With the nomination of Elena Kagan to the U.S. Supreme Court, there is a great deal of discussion about the proper role of the courts in general, and "judicial activism" in particular. But what, precisely, is judicial activism? Is the term useful in discussing the decisions of the Court? Is the term invoked unfairly or unevenly by critics of the Court from all sides? Is there a more useful term? These and other questions will be addressed by our panel of experts.
- Prof. Randy E. Barnett, Carmack Waterhouse Professor of Legal Theory, Georgetown University Law Center
- Dean Erwin Chemerinsky, Founding Dean, University of California, Irvine School of Law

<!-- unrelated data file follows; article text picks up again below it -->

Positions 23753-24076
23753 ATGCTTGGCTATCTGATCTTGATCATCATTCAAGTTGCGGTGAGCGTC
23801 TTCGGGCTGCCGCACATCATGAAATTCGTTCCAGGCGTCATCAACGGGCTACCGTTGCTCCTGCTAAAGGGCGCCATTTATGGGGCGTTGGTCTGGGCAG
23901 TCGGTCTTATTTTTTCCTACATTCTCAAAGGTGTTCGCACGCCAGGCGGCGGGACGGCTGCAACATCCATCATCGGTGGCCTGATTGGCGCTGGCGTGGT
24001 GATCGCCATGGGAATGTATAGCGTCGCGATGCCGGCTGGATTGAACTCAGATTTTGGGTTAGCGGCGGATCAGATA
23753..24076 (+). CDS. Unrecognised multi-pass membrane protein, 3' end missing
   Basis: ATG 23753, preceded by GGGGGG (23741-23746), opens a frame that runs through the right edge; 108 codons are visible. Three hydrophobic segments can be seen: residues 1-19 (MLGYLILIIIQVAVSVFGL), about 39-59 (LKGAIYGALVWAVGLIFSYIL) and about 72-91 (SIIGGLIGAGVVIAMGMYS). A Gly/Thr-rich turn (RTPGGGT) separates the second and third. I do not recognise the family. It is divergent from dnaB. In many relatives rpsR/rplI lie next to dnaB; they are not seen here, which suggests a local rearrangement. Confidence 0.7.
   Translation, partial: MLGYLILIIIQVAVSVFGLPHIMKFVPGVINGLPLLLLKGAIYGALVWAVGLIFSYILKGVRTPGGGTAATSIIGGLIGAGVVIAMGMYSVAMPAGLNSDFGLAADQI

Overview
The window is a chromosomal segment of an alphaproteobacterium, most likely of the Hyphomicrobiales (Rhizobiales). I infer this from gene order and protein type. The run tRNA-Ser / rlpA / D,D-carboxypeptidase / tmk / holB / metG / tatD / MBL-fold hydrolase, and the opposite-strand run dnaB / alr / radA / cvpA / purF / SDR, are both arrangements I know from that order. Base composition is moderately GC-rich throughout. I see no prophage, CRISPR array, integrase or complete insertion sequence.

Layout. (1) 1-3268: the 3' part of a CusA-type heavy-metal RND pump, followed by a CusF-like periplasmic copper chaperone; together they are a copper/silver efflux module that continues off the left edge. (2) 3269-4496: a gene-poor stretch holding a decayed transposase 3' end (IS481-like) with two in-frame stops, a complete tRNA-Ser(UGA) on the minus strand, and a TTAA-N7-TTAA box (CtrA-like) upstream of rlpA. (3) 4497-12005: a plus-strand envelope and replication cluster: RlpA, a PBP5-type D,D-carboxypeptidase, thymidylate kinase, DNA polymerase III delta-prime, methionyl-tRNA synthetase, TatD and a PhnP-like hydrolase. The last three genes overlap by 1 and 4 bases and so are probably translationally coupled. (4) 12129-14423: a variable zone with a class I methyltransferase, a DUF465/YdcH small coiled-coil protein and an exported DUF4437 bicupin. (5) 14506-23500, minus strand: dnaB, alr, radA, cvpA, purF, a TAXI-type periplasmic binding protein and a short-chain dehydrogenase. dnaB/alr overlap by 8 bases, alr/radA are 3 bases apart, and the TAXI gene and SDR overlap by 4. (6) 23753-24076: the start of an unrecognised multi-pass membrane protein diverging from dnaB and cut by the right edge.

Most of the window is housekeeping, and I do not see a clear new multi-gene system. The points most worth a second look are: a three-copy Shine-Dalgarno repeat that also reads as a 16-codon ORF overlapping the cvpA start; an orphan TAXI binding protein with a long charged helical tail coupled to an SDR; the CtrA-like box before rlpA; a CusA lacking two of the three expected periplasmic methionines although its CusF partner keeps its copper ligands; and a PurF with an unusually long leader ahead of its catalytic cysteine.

- Prof. Pamela S. Karlan, Kenneth and Harle Montgomery Professor of Public Interest Law and Co-Director, Supreme Court Litigation Clinic, Stanford Law School
- Mr. M. Edward Whelan III, President, Ethics and Public Policy Center
- Moderator: Dr. John Eastman, Candidate for California State Attorney General and former Dean, Chapman University School of Law